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'Feathered friends' on the decline

PUBLISHED: 16:53 31 March 2008 | UPDATED: 10:46 11 August 2010

Garden sparrow

Garden sparrow

NATIVE British birds like the sparrow, starling and thrush are on the decline in our borough, writes Karen Moss. The results of this year s RSPB Big Garden Bird Watch show that these feathered friends - extremely common in gardens across the capital, ar

NATIVE British birds like the sparrow, starling and thrush are on the decline in our borough, writes Karen Moss.

The results of this year's RSPB Big Garden Bird Watch show that these 'feathered friends' - extremely common in gardens across the capital, are falling in number.

More than 20,000 Londoners took part in the survey, which has been conducted every year since 1979.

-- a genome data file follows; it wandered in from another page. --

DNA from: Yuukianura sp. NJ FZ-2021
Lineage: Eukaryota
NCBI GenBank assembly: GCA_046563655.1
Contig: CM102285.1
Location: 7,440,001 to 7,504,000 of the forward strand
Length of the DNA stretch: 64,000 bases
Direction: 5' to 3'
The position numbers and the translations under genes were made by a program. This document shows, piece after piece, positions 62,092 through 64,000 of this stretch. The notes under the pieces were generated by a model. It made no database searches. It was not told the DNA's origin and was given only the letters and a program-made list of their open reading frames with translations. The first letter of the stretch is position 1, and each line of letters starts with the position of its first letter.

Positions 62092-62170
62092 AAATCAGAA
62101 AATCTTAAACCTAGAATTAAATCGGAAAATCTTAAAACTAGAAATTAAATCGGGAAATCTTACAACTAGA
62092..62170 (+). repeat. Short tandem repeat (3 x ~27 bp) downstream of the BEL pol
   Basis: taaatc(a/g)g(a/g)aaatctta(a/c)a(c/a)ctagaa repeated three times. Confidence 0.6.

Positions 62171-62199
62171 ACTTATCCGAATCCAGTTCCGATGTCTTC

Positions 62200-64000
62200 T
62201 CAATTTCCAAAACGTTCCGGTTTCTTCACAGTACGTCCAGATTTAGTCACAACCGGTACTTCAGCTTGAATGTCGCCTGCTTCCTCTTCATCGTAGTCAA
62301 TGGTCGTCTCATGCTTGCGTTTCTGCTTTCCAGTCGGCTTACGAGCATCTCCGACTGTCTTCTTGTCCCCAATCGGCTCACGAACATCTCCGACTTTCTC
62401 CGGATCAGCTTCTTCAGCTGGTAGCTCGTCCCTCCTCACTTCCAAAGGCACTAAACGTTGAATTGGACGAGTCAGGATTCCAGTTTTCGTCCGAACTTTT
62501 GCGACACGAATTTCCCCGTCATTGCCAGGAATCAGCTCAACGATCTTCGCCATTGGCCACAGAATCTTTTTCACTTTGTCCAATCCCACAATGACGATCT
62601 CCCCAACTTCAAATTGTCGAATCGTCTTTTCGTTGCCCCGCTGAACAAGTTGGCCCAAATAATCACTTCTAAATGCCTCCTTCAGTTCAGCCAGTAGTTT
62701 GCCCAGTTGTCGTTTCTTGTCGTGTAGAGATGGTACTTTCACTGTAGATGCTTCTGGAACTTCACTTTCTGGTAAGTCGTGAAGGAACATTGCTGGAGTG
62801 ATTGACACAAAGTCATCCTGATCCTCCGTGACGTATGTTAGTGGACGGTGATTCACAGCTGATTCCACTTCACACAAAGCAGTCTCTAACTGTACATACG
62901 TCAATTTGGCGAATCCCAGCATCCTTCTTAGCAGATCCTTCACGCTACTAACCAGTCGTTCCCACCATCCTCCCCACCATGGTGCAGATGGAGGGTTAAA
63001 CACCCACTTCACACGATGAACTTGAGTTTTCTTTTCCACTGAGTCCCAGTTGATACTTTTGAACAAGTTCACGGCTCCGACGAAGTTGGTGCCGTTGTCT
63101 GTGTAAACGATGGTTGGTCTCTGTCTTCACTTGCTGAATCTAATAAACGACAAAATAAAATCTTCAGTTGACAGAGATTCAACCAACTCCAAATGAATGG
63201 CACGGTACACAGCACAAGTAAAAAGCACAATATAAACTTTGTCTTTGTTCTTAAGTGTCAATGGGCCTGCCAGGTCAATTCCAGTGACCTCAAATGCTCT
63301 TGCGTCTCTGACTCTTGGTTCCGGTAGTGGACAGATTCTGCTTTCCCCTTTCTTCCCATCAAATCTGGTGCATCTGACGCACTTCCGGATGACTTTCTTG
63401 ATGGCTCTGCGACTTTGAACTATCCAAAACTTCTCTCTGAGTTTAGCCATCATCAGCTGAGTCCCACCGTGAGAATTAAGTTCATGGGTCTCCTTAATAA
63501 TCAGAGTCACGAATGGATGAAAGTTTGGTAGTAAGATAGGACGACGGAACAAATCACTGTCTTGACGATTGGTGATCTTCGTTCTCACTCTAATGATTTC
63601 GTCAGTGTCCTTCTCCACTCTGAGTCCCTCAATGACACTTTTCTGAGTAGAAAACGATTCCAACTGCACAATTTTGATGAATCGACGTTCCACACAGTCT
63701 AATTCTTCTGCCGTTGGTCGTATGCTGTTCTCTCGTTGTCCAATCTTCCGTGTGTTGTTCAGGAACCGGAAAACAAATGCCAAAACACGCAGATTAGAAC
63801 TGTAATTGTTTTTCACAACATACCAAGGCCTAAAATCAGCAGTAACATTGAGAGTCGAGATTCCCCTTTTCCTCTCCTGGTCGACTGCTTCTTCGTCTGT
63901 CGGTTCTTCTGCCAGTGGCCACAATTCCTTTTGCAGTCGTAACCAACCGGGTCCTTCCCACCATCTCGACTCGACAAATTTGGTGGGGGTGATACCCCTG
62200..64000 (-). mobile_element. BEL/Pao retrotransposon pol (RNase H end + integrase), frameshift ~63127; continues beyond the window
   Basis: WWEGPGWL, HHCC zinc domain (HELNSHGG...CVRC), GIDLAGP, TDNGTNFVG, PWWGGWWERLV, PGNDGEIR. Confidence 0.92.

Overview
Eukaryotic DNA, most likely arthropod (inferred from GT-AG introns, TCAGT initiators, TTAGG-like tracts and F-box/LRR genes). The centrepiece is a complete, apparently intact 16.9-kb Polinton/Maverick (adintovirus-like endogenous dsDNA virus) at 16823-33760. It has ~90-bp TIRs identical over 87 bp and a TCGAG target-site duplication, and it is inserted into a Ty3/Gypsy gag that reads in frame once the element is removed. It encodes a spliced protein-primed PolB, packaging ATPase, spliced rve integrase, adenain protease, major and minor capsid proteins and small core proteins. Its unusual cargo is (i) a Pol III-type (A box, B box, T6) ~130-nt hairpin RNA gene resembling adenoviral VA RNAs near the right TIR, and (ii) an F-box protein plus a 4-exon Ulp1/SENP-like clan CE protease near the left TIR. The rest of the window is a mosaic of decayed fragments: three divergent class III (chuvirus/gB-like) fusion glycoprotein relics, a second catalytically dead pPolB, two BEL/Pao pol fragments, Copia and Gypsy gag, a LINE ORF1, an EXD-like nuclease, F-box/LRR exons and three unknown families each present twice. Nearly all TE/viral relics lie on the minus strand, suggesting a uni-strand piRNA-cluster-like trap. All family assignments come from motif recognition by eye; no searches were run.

The survey of 14,000 gardens revealed that the number of sparrows has dropped from 12 to eight per garden in the last year.

And the number of starlings has dropped from 10 sightings per garden to seven sightings in the same period.

Garden birdlife has decreased since the survey was first conducted; sparrows have declined 64 percent, while starlings decreased by 77 percent since 1979.

RSPB London spokesman Tim Webb said: "We are concerned at the continuing fall in the number of these species.

"These are our most common birds but they're vanishing, mostly as a result of lack of food and shelter."

Senior Conservation Ranger for the council, Gareth Winn said: "People can increase the habitats of birds and tempt them back into their gardens by providing nesting boxes.

"If they are installed under the eves of the house sparrows will be up there very soon; they are very social creatures and three or more can live in one box.

"People should also make sure not to pave over gardens or manicure them too much as the birds like plenty of vegetation."

Even though numbers in Barking and Dagenham are on the decline, figures show that we are still one of the top boroughs in London when it comes to bird watching.

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